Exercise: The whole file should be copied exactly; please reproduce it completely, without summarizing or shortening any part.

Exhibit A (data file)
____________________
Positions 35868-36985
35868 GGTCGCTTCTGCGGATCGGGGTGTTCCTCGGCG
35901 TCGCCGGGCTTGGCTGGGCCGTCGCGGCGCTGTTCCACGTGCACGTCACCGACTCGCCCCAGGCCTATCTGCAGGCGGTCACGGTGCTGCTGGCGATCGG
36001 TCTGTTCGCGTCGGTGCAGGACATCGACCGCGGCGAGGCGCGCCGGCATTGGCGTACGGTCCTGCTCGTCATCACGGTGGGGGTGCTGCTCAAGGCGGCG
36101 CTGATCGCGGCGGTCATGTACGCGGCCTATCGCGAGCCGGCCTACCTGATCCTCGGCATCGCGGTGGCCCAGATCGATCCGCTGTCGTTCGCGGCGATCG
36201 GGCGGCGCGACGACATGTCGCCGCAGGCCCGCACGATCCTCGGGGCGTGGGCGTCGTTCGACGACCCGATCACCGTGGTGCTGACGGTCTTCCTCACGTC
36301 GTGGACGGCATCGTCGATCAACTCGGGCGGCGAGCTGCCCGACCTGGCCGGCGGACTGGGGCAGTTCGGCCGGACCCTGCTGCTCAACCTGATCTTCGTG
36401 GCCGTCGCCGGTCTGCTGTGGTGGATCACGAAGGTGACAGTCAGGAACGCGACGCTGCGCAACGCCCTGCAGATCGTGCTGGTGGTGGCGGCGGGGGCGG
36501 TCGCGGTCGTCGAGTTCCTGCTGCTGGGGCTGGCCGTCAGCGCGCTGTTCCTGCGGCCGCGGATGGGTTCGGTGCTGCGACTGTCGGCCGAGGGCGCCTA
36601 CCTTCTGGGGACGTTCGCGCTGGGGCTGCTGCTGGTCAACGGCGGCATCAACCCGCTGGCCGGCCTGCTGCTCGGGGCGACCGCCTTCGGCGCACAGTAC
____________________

Positions 35868-36985
35868 GGTCGCTTCTGCGGATCGGGGTGTTCCTCGGCG
35901 TCGCCGGGCTTGGCTGGGCCGTCGCGGCGCTGTTCCACGTGCACGTCACCGACTCGCCCCAGGCCTATCTGCAGGCGGTCACGGTGCTGCTGGCGATCGG
36001 TCTGTTCGCGTCGGTGCAGGACATCGACCGCGGCGAGGCGCGCCGGCATTGGCGTACGGTCCTGCTCGTCATCACGGTGGGGGTGCTGCTCAAGGCGGCG
36101 CTGATCGCGGCGGTCATGTACGCGGCCTATCGCGAGCCGGCCTACCTGATCCTCGGCATCGCGGTGGCCCAGATCGATCCGCTGTCGTTCGCGGCGATCG
36201 GGCGGCGCGACGACATGTCGCCGCAGGCCCGCACGATCCTCGGGGCGTGGGCGTCGTTCGACGACCCGATCACCGTGGTGCTGACGGTCTTCCTCACGTC
36301 GTGGACGGCATCGTCGATCAACTCGGGCGGCGAGCTGCCCGACCTGGCCGGCGGACTGGGGCAGTTCGGCCGGACCCTGCTGCTCAACCTGATCTTCGTG
36401 GCCGTCGCCGGTCTGCTGTGGTGGATCACGAAGGTGACAGTCAGGAACGCGACGCTGCGCAACGCCCTGCAGATCGTGCTGGTGGTGGCGGCGGGGGCGG
36501 TCGCGGTCGTCGAGTTCCTGCTGCTGGGGCTGGCCGTCAGCGCGCTGTTCCTGCGGCCGCGGATGGGTTCGGTGCTGCGACTGTCGGCCGAGGGCGCCTA
36601 CCTTCTGGGGACGTTCGCGCTGGGGCTGCTGCTGGTCAACGGCGGCATCAACCCGCTGGCCGGCCTGCTGCTCGGGGCGACCGCCTTCGGCGCACAGTAC